It is – I’m sure it must be – the thrill of something brand new, but our favorite six year-old critic says that enjoyed this film more than the other three, and he liked Jar Jar Binks a whole lot. But that’s always been the case. Kids have always liked Jar Jar, because he’s a character for children. (And incidentally, I was quite taken with actor Ahmed Best’s defense of his performance for Entertainment Weekly. It’s worth a read.)

And these are, as much as some snarling “adults” wish for them to be otherwise, movies for the whole family.

Binks is the reason for the subtitle in the picture up top. Our son enjoyed Binks, but he complained that he couldn’t understand what he was saying. So we watched the movie with subtitles, and I’m very pleased that he’s reading so well that it helped him follow it.

As for me, no, but it’s nice to look at. The costumes and landscapes are interesting. None of the actors do a particularly standout job, though I remember enjoying Ewan McGregor much more in the next two movies. Oliver Ford Davies, Samuel L. Jackson, Ian McDiarmid, Liam Neeson, Ray Park, Natalie Portman, Terence Stamp, and BRIAN BLESSED have all done better work in other films. At least I think Neeson has. Like Prentis Hancock, he’s one of those actors I just never enjoy. I guess in retrospect it’s kind of amusing that they cast Stamp, of all people, as a man without a backbone. That’s all I have. It’s a berry berry bad movie.

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Iron Man 2 (2010)

So the third Marvel Universe movie… it’s kind of underwhelming, isn’t it? I think I’d honestly have preferred a six episode TV series with Tony Stark wheeling and dealing and saving his own life without any superhero stuff in it. The superhero stuff here just isn’t all that interesting. Mickey Rourke is the villain this time, an odd gestalt of two comic book characters, Whiplash and the Crimson Dynamo. It’s a very odd performance, even for Rourke, who has a reputation for being a little eccentric. The screen certainly doesn’t come to life when he’s on it.

When Tony’s being rude to the Senate Committee, on the other hand, the movie’s absolutely full of life. When he and Pepper Potts keep talking at the same time, it’s almost magical. I absolutely love watching Robert Downey Jr. and Gwenyth Paltrow together. They have such great chemistry. And when Black Widow does her thing and takes out eight or nine guards while Happy works very hard to pummel one, that’s pretty wonderful, too. But Tony and James Rhodes, now played by Don Cheadle, have the big climax together against a small army of armored drone robots, and it’s one of the most dull conclusions to any of these movies. There’s no sense of awe this time out, just punctuations to the actors having a better movie in their civilian guises.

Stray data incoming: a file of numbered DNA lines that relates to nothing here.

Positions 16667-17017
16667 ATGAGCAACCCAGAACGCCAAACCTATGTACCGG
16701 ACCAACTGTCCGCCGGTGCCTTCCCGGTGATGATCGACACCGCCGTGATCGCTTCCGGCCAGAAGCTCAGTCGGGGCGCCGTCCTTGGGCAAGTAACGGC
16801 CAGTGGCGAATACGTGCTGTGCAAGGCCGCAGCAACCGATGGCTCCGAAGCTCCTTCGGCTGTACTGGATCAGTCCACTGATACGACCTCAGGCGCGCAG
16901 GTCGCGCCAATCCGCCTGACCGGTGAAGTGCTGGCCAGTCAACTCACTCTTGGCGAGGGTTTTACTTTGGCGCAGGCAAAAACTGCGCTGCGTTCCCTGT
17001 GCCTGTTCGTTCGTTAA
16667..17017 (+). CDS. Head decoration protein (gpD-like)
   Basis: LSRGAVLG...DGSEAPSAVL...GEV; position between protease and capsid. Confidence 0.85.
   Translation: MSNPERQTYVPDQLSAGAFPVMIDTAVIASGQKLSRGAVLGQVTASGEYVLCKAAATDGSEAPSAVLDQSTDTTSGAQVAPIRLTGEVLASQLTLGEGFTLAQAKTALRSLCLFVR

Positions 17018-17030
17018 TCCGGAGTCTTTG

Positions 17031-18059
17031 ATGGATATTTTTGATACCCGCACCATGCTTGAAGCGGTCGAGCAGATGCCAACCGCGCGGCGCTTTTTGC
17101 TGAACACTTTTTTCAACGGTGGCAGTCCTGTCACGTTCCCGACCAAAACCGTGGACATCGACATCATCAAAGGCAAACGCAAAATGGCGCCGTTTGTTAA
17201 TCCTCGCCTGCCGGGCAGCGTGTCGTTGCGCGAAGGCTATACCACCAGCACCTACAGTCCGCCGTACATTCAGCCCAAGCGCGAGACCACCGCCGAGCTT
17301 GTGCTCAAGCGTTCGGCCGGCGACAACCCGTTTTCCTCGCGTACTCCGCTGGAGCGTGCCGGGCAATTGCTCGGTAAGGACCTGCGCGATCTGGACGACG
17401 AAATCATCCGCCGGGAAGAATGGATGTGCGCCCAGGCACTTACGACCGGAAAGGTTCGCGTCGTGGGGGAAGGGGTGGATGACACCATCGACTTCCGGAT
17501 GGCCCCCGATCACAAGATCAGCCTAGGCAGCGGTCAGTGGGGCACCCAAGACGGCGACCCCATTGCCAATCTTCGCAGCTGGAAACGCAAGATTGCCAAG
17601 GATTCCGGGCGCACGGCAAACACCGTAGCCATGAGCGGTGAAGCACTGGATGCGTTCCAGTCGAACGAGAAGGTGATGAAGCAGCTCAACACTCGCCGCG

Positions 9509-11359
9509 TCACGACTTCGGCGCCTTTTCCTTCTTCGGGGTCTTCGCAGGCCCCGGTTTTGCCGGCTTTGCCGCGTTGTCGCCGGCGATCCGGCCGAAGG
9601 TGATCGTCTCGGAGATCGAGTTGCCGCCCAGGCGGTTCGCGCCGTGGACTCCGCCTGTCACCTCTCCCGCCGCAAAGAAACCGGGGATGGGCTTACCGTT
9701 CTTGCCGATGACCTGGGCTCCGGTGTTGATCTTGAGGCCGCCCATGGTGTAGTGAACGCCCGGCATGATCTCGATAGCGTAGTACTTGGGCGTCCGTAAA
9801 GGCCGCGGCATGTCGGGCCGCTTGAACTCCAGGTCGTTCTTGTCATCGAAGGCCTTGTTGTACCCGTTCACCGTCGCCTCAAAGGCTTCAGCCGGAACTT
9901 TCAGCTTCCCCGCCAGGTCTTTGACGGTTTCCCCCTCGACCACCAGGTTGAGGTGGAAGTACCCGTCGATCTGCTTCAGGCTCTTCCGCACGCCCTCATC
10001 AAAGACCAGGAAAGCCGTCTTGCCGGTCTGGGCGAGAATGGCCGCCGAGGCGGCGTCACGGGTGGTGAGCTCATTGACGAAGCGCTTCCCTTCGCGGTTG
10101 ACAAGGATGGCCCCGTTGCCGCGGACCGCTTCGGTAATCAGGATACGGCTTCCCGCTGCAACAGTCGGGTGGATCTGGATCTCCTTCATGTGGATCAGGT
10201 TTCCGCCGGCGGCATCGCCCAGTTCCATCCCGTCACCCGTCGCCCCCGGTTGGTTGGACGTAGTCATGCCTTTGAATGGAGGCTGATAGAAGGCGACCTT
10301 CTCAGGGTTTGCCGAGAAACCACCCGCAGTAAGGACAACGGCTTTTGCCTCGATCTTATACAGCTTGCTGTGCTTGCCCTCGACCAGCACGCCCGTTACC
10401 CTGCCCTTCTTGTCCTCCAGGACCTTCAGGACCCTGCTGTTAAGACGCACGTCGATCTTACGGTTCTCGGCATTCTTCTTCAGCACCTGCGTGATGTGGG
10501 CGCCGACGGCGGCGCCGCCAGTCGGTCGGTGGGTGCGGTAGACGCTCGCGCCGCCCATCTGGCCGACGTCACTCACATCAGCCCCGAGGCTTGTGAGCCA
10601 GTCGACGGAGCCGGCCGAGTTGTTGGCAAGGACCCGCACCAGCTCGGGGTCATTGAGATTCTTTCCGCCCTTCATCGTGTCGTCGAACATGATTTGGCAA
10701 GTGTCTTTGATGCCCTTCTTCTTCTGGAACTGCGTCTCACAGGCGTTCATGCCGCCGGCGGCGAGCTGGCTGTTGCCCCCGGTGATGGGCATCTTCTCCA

I admit that this post is pretty underwhelming, too. This just isn’t a very inspiring movie to me, really. All of the plot complications were completely over our son’s head, in part because he was too excited to pay attention. This is a big day for him. We got up a little early to watch this, and then take an hour for him to exercise and spend some energy while I hammer this out, and we’ll be on our way to see Black Panther in about thirty minutes. Two Marvel movies in one day? He’s died and gone to heaven or something. He just interrupted playing the Hulk smashing zombies to interrupt me with a hug.

So he’s received a quick recap of the apparently relevant events in Captain America: Civil War, but I’m not sure he’ll need it. He just wants to see costumed people ripping cars in half. The whys and wherefores aren’t all that important at age six.

Honestly, in this movie, I’m kind of happier watching the costumed people argue in doughnut shops.

There’s this completely strange subplot to the movie where Tony is dying because the radiation from his arc reactor eats through the palladium core. But Nick Fury gives him a hint that there may be other elements, which works out because Tony’s father built a giant clue about a new element into the… wait for it… grounds plan of the 1974 Stark Expo park. So he synthesizes this new element with a makeshift supercollider and then gets all better. I realize that superhero origin stories are often tortuous, but that’s pretty silly.

Now the Hulk has chainsaws and saws for ultimate power. He’s honestly coming up with something more interesting than what we just watched. I wonder whether Downey and Paltrow are available?

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The Moon-Spinners (1964)

I have to admit that every once in a while, I pick a complete flop with our son. He didn’t like Disney’s The Moon-Spinners at all. I thought it was a perfectly fine adventure film for kids, especially American kids in that early sixties sweet spot right before the Beatles exploded into pop culture.

I’ve often felt that Hayley Mills was absolutely in the right place at the right time. She had a legion of young girl fans and she was perfectly cast, often by Disney, as the engaging lead in fun movies like The Parent Trap and In Search of the Castaways, and of course she usually had dreamy boys with English accents around. You know how many of those girls who showed up to scream at the Beatles when they arrived in New York were Hayley Mills devotees? All of them.